EIA tests are designed to be very “sensitive” or, in other words, when they are used properly, almost everyone with Lyme disease will test positive.  However, it is possible to test positive with an EIA test even when you do not have Lyme disease.  This can occur due to serological cross-reactivity because of other medical conditions, including: 

  • Tick-borne relapsing fever
  • Syphilis
  • Anaplasmosis (formerly known as granulocytic ehrlichiosis)
  • Leptospirosis
  • Some autoimmune disorders (e.g., lupus)
  • Bacterial endocarditis
  • Infection with Helicobacter pylori, Epstein Barr virus, or Treponema denticola (bacteria found in the mouth that can cause gum disease and/or infection after dental procedures)

Therefore it is recommended to verify any “positive” or “equivocal” (indeterminate) EIA results by performing, the “second tier” of the two-tier testing: an immunoblot test such as a Western blot.  By performing the Western blot or other FDA-approved type of immunoblot, this enables one to distinguish patients who have Lyme disease from those with other conditions.

Understanding an Immunoblot Test

The immunoblot is a laboratory test that looks for antibodies the body makes against different molecules, or “antigens,” that are part of the Borrelia burgdorferi bacteria.  Western Blots were the first type of immunoblot developed for Lyme disease testing.

The Western blot test produces something that looks like a bar code, with several lines or “bands”.  Each line represents antibodies to a different component of the bacteria. As with bar codes, the presence of any one or two lines is not particularly meaningful.   Instead, it is the combination of multiple, specific lines that identifies the infection as being due to Borrelia burgdorferi

Immunoblot tests for Lyme disease testing can detect two different classes of antibodies: IgM and IgG.  IgM antibodies are made sooner, so testing for them can be helpful for identifying patients during the first few weeks of infection.  The downside of testing for IgM antibodies is that they are more likely to give false positive results.  Tests for IgG antibodies are more reliable, but can take 4-6 weeks for the body to produce in large enough quantities for the test to detect them.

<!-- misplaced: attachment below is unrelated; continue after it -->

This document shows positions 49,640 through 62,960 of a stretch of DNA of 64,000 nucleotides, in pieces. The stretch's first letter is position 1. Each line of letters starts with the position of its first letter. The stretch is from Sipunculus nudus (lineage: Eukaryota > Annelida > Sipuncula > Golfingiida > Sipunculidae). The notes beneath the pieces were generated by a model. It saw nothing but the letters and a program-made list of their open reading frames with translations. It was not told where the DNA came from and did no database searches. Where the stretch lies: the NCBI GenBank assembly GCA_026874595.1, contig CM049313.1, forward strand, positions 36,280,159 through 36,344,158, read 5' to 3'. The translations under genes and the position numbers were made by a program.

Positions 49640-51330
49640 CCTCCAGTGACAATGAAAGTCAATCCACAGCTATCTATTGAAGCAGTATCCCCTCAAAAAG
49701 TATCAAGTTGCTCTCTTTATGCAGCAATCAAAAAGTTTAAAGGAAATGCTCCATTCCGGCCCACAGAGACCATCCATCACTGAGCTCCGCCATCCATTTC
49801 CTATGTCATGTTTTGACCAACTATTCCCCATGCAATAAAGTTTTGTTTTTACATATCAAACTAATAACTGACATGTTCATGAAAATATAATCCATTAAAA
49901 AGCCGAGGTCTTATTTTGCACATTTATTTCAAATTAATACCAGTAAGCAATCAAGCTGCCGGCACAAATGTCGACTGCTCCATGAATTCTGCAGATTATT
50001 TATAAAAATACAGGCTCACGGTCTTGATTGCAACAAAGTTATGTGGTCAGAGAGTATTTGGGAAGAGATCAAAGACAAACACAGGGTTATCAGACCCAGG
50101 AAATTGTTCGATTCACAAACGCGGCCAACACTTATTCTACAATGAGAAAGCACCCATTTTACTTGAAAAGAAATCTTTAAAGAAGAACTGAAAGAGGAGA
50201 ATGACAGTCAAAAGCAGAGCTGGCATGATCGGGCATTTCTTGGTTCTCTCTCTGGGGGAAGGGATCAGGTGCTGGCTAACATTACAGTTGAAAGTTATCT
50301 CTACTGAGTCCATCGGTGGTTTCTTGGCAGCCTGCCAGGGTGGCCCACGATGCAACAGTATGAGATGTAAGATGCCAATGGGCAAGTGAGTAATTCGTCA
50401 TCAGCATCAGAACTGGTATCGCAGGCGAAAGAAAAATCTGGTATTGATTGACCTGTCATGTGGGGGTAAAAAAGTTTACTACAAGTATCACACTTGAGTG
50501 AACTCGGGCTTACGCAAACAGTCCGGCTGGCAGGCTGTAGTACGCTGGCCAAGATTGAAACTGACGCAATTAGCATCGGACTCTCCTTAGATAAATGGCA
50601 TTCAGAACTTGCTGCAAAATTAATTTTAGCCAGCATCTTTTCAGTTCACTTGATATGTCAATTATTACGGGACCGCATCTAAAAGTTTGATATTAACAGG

Remember the Following:

  1. The immunoblot should not be run without first performing an EIA or IFA.
  2. The immunoblot should not be run if the EIA or IFA tests are negative.
  3. A positive IgM immunoblot is only meaningful during the first 4 weeks of illness
  4. If you’ve been ill for longer than 4-6 weeks and the IgG immunoblot test is negative, it is unlikely that you have Lyme disease, even if the IgM immunoblot is positive.

Note on test result interpretation: It is not correct to interpret a test result that has only some bands that are positive as being “mildly” or “somewhat” positive for Lyme disease. The criterion that requires at least 5 IgG bands reflects the fact that people with Lyme disease have at least 5 antigens (specific molecules) detectable.

Source: http://www.cdc.gov/lyme/diagnosistreatment/LabTest/TwoStep/EIA/

 http://www.cdc.gov/lyme/diagnosistreatment/LabTest/TwoStep/WesternBlot/


American College of Physicians (ACP)- Lyme Self-Assessment Quiz

Here is a link to the ACP Initiative on Lyme disease containing six clinical scenarios regarding the evaluation, diagnosis and treatment of Lyme disease. 

http://www.acponline.org/clinical_information/resources/lyme_disease/quiz.htm